On the national level, No Jab, No Pay has meant that children need to be fully immunized “as a requirement for parents to be eligible to receive the Family Tax Benefit Part A end of year supplement, Child Care Benefit and Child Care Rebate.”

Five-year-olds in Victoria are now better protected against diseases prevented by vaccination than in any other state in Australia, new data shows.

Victoria Leads The Nation When It Comes To Vaccination Rates

But it is only in New South Wales, Queensland, and Victoria that children need to be immunized to attend childcare – No Jab, No Play. Additionally, children need to be immunized to attend kindergarten in Queensland and Victoria.

An increase in vaccination rates, by 2 to 5%, has been seen nationwide though.

What about the idea that No Jab, No Play has lead to a drop in preschool enrollments?

KATHARINA GORKA, NON-VACCINATING PARENT: I don’t think it is fair, to be honest. It makes me feel like we are a bit excluded from society, yeah.
PETER MCCUTCHEON: Did you ever think, “I’ll get my son vaccinated so I get around this pre-school problem”?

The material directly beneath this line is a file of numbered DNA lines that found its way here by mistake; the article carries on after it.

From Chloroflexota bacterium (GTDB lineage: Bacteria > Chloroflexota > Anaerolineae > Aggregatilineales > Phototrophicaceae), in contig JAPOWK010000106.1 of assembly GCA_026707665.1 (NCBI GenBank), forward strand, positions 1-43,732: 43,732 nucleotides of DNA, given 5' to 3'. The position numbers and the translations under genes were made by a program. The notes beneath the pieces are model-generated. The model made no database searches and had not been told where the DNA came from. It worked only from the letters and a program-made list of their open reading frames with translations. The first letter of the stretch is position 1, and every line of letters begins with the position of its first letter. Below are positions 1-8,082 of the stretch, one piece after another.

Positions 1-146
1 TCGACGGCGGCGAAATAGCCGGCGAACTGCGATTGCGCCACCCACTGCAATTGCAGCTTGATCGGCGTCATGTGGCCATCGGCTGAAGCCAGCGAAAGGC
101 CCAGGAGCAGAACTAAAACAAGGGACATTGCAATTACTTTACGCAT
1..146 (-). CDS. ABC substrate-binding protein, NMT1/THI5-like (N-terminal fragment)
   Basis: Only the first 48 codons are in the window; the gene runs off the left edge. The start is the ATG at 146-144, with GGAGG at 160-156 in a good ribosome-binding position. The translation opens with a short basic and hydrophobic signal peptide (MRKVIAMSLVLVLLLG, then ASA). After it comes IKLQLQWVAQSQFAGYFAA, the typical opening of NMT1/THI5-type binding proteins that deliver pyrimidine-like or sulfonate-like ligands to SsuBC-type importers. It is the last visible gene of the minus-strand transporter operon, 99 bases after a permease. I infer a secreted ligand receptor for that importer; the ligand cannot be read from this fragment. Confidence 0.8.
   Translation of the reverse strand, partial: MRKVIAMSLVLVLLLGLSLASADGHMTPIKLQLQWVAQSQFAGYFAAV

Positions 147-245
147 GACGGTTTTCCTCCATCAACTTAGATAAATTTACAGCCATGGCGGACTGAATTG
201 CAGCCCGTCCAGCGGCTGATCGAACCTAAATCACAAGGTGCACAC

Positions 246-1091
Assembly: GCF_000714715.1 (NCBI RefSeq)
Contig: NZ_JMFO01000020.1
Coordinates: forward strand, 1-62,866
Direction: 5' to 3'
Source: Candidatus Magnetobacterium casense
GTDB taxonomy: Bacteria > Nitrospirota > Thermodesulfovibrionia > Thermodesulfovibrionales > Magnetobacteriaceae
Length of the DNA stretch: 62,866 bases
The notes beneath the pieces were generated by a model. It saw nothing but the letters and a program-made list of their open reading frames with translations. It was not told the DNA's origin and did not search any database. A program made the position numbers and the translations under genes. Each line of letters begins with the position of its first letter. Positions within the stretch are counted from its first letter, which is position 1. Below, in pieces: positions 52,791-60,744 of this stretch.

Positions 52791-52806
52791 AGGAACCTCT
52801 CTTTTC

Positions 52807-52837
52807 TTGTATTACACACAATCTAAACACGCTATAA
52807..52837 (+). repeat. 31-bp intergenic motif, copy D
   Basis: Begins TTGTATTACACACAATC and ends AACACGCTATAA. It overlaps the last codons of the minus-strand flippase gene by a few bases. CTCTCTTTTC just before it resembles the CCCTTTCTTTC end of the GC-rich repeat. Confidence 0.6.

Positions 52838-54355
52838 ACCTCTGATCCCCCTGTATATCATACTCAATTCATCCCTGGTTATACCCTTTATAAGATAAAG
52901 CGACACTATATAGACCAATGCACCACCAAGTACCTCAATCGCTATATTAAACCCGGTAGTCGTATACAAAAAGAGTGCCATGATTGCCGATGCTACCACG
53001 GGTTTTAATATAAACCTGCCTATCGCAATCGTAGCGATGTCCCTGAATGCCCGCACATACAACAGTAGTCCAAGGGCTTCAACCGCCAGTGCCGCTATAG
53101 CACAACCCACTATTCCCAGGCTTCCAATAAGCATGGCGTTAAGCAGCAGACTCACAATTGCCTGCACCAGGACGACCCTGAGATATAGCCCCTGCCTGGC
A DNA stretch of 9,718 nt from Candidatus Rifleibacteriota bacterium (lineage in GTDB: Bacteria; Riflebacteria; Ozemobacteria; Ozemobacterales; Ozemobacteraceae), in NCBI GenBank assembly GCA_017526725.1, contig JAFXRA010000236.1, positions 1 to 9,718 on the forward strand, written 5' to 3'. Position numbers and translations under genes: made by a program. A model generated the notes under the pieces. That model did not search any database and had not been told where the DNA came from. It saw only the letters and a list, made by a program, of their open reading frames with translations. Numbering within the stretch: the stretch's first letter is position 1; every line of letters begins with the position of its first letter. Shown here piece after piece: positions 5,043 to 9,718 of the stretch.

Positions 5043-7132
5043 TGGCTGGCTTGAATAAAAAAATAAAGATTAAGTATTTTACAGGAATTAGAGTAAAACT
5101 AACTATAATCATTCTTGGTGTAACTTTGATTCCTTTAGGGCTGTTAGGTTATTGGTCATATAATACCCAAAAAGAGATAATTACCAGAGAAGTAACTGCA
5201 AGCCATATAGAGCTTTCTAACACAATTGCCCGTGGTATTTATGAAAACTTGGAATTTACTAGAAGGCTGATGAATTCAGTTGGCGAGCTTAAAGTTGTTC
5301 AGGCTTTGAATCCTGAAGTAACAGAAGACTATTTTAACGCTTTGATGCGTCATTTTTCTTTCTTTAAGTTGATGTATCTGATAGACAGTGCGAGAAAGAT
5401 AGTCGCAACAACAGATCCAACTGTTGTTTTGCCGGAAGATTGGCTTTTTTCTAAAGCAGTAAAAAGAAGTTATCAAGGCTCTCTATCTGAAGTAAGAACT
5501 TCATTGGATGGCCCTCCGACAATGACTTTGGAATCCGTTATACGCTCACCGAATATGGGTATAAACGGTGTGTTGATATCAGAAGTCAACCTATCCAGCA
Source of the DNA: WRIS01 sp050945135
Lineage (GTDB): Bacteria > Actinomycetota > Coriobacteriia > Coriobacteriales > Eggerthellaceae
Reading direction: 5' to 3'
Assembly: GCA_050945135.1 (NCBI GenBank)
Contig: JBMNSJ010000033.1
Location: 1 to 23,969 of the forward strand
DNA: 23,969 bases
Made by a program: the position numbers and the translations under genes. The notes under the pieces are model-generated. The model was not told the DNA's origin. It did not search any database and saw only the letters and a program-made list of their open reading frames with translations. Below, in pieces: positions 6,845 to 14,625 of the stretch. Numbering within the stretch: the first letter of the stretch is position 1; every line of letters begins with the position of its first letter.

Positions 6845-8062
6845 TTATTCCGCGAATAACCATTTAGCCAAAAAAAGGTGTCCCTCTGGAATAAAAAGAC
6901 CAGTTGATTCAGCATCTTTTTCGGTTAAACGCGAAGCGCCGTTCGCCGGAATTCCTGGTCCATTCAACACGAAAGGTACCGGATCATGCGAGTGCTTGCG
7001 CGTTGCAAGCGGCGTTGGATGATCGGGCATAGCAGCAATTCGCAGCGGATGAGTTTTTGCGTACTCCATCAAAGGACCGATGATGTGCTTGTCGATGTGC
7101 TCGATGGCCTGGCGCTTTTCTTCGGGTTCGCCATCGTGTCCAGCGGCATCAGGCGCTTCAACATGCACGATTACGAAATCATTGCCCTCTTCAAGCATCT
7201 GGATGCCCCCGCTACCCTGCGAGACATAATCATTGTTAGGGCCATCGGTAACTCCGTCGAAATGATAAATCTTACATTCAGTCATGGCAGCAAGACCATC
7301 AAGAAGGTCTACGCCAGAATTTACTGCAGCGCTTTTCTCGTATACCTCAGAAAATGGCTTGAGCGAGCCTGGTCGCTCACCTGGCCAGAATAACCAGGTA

KATHARINA GORKA: No, I never thought about that.
PETER MCCUTCHEON: Why not?
KATHARINA GORKA: Because I have a set opinion on vaccinations and that is not going to change.

Some pre-schools experience drop in enrolments over ‘no jab, no play’ policy

The law about attending daycare and kindergarten just came into effect in New South Wales, in 2018, but has been in effect since 2016 in Victoria.

We will have to wait a few more months for the 2018 numbers, but preschool enrollment in Victoria was way up after they instituted their strict vaccine requirements!

In Australia during 2017, 339,243 children aged 4 or 5 were enrolled in a preschool program, representing an increase of 2.6% on the previous year’s figure. The largest growth rates were in the Australian Capital Territory (6%) and Victoria (5%).

Australian Bureau of Statistics on Preschool Education, Australia, 2017

Maybe folks just don’t want to go to care centers that had been pandering to anti-vaccine parents

Still, some vaccine advocates don’t think that No Jab, No Play / Pay laws are a good idea for Australia. Many also don’t think that it is a good idea that some Australian doctors are starting to refuse to see unvaccinated children, a practice that seems to have been exported from the United States.

Others don’t see alternatives, as they feel that they have been trying for a long time to educate parents that vaccines are safe and necessary, and this is one of the few ways that can reliably improve vaccination rates.

More on Australia’s New Vaccine Laws